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Published by Manz, Vienna: 1986. Reproduced with their permission.

excerpt from

Uniform Sales Law - The UN-Convention on Contracts for the International Sale of Goods

Univ. Prof. Dr. Peter Schlechtriem [*]


B. The Offer [see also Formation of the Contract: Basic Principles and Open Questions]

Under Article 14(1) sentence 1 (which corresponds to ULF Article 4(1)) an offer is a proposal that is "sufficiently definite" and indicates the "intention of the offeror to be bound in case of acceptance". Article 14(2) is more precise than ULF in that it generally considers proposals to indefinite groups of people to be mere invitations to make offers, unless the offeror has made it clear that the contrary is intended, i.e., that the proposal is truly a public offer.[159]

In contrast to ULF Article 4(2), sufficient certainty is not assured by means of supplemental reference to the preliminary negotiations, established practices between the parties, usages, and the applicable legal rules for sales contracts.[160] Rather, the Convention establishes concrete requirements. According to Article 14(1) sentence 2, the offer must indicate the goods to be sold, determine or make provision for determining the quantity, and fix the price or provide a means for its determination. Also, in German law it is essential for a sales contract that the goods be specified. The goods might be considered "determinable" where, as in German law, one of the parties or a third person is granted the authority to determine them.[161]

Both in the UNCITRAL deliberations and the Vienna Conference, the further requirement that the price be determined or determinable was hotly debated. Proposals to eliminate the requirement of a fixed or determinable price failed as a result of the opposition by the Soviet Union, a number of developing countries, France and other states.[162]

The retention of the definite price requirement for a valid offer and, in many [page 50] cases, for contract formation is regrettable.[162a] In special circumstances, such as urgency or trust in the seller's sincerity, when the parties have waived price negotiations, the definite price requirement can endanger the validity of a contract and provide a pretext for escaping a disadvantageous agreement.[163] The Article also poses an unsatisfactory contradiction to Article 55, which presupposes the possibility of forming a contract without a fixed or determinable price.[163a] It can only be explained by the desire of the Scandinavian countries to introduce the Uniform Law for International Sales without Part III, and to have a provision in Part II in case the price has not been determined.[164] On the other hand, the position of those who wished to require a definite price is also understandable. Large organizations can be so limited by the comprehensive planning that the price they have agreed upon is an indispensable factor for the planning of the entire organization. Above all, the developing countries are also understandably concerned about using the shorthand of the seller's standard price or even allowing the seller discretion to set the price within the bounds of equity, as in §§ 316 and 315(1) of the German Civil Code. The more flexible system can be practicable or at least tolerable in countries or economic systems with comparatively homogeneous and well-known market structures. But in world trade, price transparency is a given at most for raw materials, i.e., for the products of the developing countries, but not for the industrial goods imported by these countries.[165] Finally, the French position can perhaps be explained on the basis of the French experience with Article 1591 of the French Civil Code, which, since the beginning of the 1970's, has experienced a renaissance as an instrument of control for contracts that exploit the weaker party, such as contracts between a gas-station owner and his supplier.[166]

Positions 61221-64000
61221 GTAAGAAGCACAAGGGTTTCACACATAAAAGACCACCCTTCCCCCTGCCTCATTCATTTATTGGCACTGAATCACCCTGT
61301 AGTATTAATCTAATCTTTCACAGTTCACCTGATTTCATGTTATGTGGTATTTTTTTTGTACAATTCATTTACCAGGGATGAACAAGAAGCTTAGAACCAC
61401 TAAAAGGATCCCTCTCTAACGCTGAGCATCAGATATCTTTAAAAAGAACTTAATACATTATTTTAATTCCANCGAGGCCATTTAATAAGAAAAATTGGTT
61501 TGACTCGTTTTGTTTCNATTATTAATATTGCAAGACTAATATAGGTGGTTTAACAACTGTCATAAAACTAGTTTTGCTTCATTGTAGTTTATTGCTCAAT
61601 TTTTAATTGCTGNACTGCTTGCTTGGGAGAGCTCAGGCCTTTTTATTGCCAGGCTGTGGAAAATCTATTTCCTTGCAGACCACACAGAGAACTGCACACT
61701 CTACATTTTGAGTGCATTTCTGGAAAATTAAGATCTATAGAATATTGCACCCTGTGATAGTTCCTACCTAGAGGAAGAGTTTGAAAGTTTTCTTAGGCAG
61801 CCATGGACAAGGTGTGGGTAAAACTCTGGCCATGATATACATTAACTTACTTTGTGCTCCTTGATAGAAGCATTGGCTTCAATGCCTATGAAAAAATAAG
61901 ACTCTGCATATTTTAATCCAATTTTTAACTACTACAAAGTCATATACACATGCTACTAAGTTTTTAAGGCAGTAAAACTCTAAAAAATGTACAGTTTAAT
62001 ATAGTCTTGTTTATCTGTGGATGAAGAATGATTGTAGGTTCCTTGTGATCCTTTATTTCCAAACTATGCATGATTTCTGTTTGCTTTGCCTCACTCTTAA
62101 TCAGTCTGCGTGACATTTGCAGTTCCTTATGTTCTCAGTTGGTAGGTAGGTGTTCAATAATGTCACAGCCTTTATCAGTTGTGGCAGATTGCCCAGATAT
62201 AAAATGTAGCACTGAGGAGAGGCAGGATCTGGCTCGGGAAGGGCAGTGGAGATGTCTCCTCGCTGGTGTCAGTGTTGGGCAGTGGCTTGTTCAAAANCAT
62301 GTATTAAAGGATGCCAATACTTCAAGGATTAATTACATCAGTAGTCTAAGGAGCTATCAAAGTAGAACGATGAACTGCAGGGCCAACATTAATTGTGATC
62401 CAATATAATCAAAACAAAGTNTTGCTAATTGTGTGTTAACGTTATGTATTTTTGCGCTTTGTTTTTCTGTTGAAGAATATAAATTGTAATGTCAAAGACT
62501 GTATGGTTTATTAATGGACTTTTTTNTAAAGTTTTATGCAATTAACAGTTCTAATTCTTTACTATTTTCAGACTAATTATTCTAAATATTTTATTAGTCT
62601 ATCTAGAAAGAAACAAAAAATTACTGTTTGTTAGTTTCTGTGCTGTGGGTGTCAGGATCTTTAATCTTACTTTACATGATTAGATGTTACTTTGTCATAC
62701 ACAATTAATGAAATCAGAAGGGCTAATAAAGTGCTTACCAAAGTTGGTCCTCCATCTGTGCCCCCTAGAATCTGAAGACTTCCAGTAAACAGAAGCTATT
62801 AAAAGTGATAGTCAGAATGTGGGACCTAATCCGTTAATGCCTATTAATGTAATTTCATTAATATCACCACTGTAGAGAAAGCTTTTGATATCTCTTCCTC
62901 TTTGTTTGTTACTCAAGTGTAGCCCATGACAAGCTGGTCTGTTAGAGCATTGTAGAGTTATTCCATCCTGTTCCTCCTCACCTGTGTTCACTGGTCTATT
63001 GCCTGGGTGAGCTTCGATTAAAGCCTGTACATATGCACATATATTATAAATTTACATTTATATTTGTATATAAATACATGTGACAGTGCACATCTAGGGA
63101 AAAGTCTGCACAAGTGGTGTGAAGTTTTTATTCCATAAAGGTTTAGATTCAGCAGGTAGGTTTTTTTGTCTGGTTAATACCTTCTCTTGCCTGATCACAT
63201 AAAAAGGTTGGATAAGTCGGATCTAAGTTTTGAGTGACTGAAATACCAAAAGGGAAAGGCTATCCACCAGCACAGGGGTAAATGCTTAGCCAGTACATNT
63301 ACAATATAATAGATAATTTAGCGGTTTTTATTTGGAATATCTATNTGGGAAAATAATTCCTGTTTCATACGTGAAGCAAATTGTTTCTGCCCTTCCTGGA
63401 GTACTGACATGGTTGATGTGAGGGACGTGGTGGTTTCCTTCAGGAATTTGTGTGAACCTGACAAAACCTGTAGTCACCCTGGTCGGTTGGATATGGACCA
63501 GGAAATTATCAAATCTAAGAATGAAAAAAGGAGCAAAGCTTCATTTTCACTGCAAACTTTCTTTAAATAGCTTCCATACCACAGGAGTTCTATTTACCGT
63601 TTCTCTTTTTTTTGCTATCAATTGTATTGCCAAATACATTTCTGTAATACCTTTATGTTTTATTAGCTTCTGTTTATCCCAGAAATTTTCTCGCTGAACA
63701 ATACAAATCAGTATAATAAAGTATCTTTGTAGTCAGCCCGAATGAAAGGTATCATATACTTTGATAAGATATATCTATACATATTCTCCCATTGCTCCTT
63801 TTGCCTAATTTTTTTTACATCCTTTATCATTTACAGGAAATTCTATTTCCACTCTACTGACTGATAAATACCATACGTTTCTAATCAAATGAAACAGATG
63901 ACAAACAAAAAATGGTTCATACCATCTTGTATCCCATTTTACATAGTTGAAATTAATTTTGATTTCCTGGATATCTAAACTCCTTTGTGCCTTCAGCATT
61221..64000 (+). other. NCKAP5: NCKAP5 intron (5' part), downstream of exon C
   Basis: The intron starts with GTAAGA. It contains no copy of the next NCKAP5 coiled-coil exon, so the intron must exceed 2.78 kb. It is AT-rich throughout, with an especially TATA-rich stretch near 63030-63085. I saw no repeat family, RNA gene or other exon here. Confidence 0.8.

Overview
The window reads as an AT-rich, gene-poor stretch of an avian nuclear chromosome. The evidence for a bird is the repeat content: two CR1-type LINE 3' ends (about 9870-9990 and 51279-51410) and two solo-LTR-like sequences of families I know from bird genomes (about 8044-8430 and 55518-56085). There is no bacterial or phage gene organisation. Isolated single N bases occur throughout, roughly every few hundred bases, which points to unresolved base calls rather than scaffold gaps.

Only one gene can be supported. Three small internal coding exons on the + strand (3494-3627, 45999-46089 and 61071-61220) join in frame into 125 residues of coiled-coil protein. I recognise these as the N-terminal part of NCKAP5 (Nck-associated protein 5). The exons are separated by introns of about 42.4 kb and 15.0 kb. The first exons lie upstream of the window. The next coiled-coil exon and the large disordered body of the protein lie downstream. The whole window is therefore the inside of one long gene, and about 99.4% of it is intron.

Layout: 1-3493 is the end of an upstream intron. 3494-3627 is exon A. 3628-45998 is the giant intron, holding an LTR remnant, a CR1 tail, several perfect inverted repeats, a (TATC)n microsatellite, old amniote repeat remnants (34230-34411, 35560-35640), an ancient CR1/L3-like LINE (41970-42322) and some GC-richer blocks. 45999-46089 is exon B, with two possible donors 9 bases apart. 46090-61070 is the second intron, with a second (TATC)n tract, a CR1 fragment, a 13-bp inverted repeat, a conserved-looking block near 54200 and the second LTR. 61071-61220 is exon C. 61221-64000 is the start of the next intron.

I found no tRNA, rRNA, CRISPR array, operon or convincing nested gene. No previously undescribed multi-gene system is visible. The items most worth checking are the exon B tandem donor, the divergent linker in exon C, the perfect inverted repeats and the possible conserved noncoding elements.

The practicality of Article 14(1) sentence 2 probably cannot be determined until there is experience with its application. Unfortunately, there are likely to be divergent results. In particular, it is possible that domestic courts will make only limited use of the tacit price agreement or an implied reference to circumstances which make a determination of price possible. They may even employ Article 14(1) sentence 2 as an additional instrument to control validity in pursuing certain legal-political purposes. The wording of the law, however, permits - indeed encourages - a broader application. Where the "price generally charged" exists at [page 51] the time the contract is concluded and can be determined by the other party, an order that does not name a price must frequently be understood as an implied reference to these sales prices (list prices, catalogue prices, etc.). A price can also be determined expressly or implicitly by reference to a particular market at delivery or at some other time.[167] Reference to price lists or catalogues which reserve the right to change prices can also be understood as a reference to the price valid at the time of delivery. In any case, the parties may generally exclude the application of Article 14(1) sentence 2 [168] and agree to allow one side to set the price - as long as there are no domestic prohibitions applicable under Article 4(a).[169]